For this one I chose to shoot it on film, Fuji Superia on a 24mm lens set to f2.8. This was an 8 second exposure with 400 speed film. I really like this photo personally. I told the subject to keep as still as possible – personally I think she did an alright job although her hat does look considerably less sharp than the rest of the image. The street was completely dark – you could not see a thing. You can see the shape of a footprint come through the windscreen, which is hilarious and I think it adds a lot more subtle detail to the rest of the picture. There wasn’t any particular concept for this image, it’s just lifestyle photography but I had a chance to fulfil the brief and experiment in different scenarios. I use a keks light meter for situations like this, I do not trust the onboard meter at all. Despite the fact the Nikon uses TTL metering, it fluctuates way too much for me to trust it in every situation. I literally just stuck the camera on the backseat for this, allowing the exposure and natural lighting in the scene to gently illuminate each corner of the image – I think it’s quite affective, but don’t get me wrong – this isn’t a great image, especially when compared with previous images discussed.

This image was taken at 1/30th of a second, travelling at 38 mph through the drone camera. The ISO was 200 and luckily for me the sky was incredibly dull – I didn’t want the sky to be overexposed either, I am not a big fan of that white overcast sky look, it really gets on my nerves to see skies with no character. I like to see active clouds and different colours in the sky. I really like the smearing of this image, I took this to sort of document the differences In motion between faster and slower shutter speeds and look at their creative uses. This image has an urgent motion to it, you feel like you’re atop of a car moving quickly on some sort of Hollywood camera rig. 1/30th of a second isn’t ideal at all for situations like this as the motion tends to smear when traveling at such a fast speed. I wanted this image to feel almost hallucinatory with how the camera is speeding through the scene almost defying gravity.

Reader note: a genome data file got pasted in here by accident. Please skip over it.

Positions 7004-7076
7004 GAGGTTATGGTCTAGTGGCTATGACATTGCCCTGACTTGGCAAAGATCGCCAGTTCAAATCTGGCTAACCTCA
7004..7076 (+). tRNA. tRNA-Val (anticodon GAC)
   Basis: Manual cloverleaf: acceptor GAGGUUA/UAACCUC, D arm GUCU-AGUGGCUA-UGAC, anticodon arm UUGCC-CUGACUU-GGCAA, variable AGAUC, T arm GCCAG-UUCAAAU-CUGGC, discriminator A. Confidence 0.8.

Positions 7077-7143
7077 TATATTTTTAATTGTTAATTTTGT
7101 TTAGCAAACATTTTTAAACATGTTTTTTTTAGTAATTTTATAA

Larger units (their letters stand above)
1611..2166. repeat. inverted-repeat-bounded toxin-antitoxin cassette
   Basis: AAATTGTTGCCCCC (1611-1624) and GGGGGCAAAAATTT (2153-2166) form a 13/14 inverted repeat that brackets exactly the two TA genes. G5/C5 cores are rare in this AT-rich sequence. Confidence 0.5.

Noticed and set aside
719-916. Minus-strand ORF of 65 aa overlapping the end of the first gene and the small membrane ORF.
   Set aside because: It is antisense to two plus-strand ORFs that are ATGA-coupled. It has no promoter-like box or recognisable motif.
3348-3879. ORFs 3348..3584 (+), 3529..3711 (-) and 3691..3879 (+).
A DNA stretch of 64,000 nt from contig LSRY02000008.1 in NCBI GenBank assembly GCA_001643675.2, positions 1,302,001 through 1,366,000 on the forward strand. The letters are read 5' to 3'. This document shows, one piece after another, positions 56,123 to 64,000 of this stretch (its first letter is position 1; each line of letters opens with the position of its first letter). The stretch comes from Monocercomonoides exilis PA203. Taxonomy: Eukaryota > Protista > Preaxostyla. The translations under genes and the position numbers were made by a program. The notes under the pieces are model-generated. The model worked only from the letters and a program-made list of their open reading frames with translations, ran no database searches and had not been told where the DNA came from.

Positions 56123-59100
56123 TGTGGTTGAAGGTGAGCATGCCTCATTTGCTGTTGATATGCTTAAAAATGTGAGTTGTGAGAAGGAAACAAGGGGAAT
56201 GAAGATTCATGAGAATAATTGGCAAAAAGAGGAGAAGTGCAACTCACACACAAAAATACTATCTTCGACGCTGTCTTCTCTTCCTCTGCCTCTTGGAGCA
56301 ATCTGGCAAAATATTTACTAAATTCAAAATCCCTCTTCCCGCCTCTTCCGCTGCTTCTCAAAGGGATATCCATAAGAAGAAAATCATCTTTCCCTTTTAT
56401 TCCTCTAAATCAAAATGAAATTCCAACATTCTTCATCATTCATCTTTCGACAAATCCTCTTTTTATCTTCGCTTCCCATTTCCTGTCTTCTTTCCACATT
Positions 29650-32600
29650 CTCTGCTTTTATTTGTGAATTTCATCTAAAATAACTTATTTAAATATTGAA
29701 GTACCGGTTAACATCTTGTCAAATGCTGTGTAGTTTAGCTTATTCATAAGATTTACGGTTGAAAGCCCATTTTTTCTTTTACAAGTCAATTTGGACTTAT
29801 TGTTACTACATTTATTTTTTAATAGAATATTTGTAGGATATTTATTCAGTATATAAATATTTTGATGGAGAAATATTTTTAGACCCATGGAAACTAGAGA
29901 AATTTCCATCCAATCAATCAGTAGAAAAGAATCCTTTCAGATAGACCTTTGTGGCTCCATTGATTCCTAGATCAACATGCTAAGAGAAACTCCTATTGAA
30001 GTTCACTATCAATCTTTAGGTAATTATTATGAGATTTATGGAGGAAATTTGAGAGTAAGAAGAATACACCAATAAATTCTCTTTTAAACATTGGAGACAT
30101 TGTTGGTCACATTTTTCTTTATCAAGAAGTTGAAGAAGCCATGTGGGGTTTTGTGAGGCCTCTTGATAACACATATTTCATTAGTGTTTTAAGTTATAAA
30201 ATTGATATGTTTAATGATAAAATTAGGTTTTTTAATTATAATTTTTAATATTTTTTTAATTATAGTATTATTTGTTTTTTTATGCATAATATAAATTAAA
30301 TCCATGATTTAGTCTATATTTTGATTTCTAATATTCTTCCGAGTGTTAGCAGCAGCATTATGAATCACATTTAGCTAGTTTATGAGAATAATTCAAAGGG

This was shot on film. I used expired Fuji Superia 400 and shot it with a flash at f8, 1/40th of a second in a completely darkened room. I used a flash with a red gel just to see what would happen – I do like how it turned out but its a bit too ‘myspace’ for me. I don’t tend to shoot with expired film, but I wanted to do something completely unpredictable with little to no planning at all, other than ending the night with a few decent experimental looking photos. I don’t think they’re anything to right home about, but for this assignment they add a little bit more flare. Because I was using expired film there was a lot of unwanted green, there’s also these strange artefacts that appeared on the top and bottoms of each of these exposures from uneven tension on the film slide. I think these photos are quite amateur because of the ‘Myspace selfie’ look that they all have. For this assignment I thought it would be better to deliver as many different examples in numerous different styles. I don’t tend to stick with one theme for too long. I wanted the red and black to emphasise the dilation of the pupil, adding to the sedation in the situation. I don’t really want to glorify drugs because I am against them for the most part – but for me, film has the same texture and visual quality that a lot of psychedelic drugs have and that’s why I choose to use it in some situations. In my professional work I try to use digital, because if I take an image incorrectly I have the freedom to then adjust and fix it in post to suit the customer’s satisfaction. In my art however, especially in my personal project I tend to shoot my images almost exclusively with 35mm film. The results do vary a lot on film, depending on your ability to read light and the competence of the camera’s analog technology. As I said, I think these imperfections help mimic the look of psychedelic drugs, because you start to see things almost in four different dimensional planes – you can taste colours, you can see music and film really helps me work through a lot of internal struggle.

Published by bobbiemeralisarangi

Sheffield based Fine Art Photographer.